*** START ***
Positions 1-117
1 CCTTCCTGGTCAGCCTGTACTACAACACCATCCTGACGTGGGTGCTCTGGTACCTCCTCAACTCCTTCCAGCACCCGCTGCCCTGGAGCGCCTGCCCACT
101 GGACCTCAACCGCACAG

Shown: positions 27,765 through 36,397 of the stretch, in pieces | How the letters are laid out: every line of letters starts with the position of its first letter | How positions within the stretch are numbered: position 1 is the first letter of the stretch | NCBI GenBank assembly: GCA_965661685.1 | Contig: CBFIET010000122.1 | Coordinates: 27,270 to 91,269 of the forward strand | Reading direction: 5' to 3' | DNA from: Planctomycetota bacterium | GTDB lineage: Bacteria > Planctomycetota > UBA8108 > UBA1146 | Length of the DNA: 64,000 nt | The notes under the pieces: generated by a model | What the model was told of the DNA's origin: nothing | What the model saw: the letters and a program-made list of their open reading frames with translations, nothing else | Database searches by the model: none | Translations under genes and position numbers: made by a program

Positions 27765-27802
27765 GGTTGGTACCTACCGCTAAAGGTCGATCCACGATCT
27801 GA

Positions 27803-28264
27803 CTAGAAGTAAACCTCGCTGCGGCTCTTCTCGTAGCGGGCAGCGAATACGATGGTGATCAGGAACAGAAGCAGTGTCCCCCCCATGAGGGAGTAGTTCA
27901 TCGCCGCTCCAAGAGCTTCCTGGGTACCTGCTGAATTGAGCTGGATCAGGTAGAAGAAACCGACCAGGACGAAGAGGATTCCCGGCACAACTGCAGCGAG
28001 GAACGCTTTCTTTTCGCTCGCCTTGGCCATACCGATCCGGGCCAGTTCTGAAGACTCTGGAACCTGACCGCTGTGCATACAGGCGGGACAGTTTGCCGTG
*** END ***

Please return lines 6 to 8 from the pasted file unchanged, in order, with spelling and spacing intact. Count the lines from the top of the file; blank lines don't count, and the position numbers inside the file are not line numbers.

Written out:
27765 GGTTGGTACCTACCGCTAAAGGTCGATCCACGATCT
27801 GA

Positions 27803-28264